These are exciting times for basketball fans as the NBA Conference Finals heat up with each conference reaching a Game Seven, the first time since 1979, or 39 years! And if you’re an avid fan, you’d easily notice how each team defended the home court, but were miserable on the road, though both the Warriors and the Rockets swept each other on the road in the first four games of the series. But speaking about it generally, after six games, all these teams performed well at home, but fared miserably on the road.
Come to think about it, this is the same situation when we do good things to others, we feel good, we feel energized, we feel at “home”. On the other hand, when we commit a wrongdoing, it feels awkward, we feel uncomfortable we become anxious and restless. Unless you’re a habitual sinner, committing sin always makes you feel guilty as something just isn’t right, it’s “alien” territory so to speak. Not that we’re already sinless and saintly, we’re still sinners despite trying hard to be faithful, we fall amidst our constant wavering and shortcomings. Yet, we always seek refuge in the Sacraments to nurture and renew us.
This Sunday as we celebrate the Solemnity of the Most Holy Trinity, we are being invited to consider what we believe about God, who has revealed Himself to us in the Trinity, one God in Three Divine Persons. We are taught that each one is distinct from the other. Each Divine Person has a perfect intellect and free will. Since each one is God, each one is capable of knowing and loving the other to a perfect degree. It is this perfect ability to know and love that makes them one and united perfectly. This unity amongst themselves is so deep and profound, that they become One God.
When Our Lord commissioned the Eleven, this time it was intended for “all nations”, unlike before when The Twelve were just restricted to look for “the lost sheep of the House of Israel”. The Good News of Jesus Christ is now to be taken to all people, and the task is to baptize and to teach. And when we baptize, we are to baptize them “in the name of the Father, and of the Son, and of the Holy Spirit.” This reference to the Most Holy Trinity is one of the testaments of Baptism,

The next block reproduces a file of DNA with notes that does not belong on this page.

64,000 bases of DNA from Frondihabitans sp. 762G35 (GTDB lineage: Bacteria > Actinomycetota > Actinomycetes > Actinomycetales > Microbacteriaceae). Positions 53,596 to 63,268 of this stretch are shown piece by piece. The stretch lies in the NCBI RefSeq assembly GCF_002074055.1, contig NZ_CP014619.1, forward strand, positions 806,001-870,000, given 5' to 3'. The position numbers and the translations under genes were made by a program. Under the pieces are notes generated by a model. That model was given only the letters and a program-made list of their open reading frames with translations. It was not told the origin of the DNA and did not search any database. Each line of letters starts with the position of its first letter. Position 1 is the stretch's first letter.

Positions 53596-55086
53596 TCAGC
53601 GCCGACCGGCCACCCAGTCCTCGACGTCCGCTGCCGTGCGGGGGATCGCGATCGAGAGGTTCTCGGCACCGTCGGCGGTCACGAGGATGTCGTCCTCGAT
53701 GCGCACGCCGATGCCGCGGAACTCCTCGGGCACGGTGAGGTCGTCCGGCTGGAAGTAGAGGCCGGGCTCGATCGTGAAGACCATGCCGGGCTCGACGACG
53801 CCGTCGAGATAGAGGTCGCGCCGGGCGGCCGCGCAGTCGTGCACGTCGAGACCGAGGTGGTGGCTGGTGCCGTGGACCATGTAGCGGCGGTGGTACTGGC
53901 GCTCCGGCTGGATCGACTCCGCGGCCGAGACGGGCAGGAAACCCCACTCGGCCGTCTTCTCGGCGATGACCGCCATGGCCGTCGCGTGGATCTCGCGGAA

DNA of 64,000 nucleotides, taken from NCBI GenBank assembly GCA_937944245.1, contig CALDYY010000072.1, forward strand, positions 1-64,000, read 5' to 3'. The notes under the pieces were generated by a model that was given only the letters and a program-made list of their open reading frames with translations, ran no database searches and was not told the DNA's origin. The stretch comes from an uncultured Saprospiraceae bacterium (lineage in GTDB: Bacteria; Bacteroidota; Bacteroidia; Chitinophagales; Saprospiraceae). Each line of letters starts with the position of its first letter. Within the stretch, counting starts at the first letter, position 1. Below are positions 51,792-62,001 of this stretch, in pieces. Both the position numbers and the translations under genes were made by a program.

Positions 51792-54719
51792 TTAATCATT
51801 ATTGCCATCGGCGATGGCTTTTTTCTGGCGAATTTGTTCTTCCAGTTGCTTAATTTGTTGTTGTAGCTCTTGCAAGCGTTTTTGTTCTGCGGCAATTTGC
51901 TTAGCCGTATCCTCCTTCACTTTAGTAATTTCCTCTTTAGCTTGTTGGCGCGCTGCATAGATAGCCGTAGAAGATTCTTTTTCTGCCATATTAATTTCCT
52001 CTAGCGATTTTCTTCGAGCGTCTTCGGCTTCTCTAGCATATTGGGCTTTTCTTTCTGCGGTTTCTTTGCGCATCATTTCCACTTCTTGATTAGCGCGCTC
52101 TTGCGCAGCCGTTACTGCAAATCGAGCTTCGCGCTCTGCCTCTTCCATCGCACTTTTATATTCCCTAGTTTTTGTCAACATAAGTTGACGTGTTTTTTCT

“All power in heaven and on earth has been given to me.
Go, therefore, and make disciples of all nations,
baptizing them in the name of the Father,
and of the Son, and of the Holy Spirit,
teaching them to observe all that I have commanded you.
And behold, I am with you always, until the end of the age.” (Mt. 28: 16-20)
Yet, prior to these verses, there is a line that stands in stark contrast: “When they all saw him, they worshiped, but they doubted.” This could apply to us, who, despite the faith in Jesus, we still doubt. We still fear and underestimate God’s promise and awesome power. We know deep inside us that Jesus walked the earth and that He is God, Who was, Who is and Who will be. We are not God, but we know we are made in His image and likeness. Despite knowing all these, we still doubt and we cast anxieties on our own souls.
Did you notice that we find fulfillment in life by our love of others and our free will to enter into a knowledge of each person, forming a communion with them? This is how God loves and will take on different forms depending upon our connections with others. All relationships are called to share God’s life to other people in need of examples of how God loves them that much. Thus, just like how the contenders in the NBA feel playing in “alien” territory, we also feel “alienated” from the Lord when we are outside His Kingdom, when we commit sin. To be able to win in life again, we have to move to the home court, where God awaits us just like a father awaits eagerly for his son.
As we celebrate the Solemnity of the Most Holy Trinity, we are reminded that this central mystery of our faith is meant to be lived and given flesh and blood. As baptized Christians, we share in the life of the blessed Trinity and is commissioned to invite others to share in God’s love as well.
“Glory to the Father, the Son, and the Holy Spirit; to God who is, who was, and who is to come.” (Rev. 1: 8)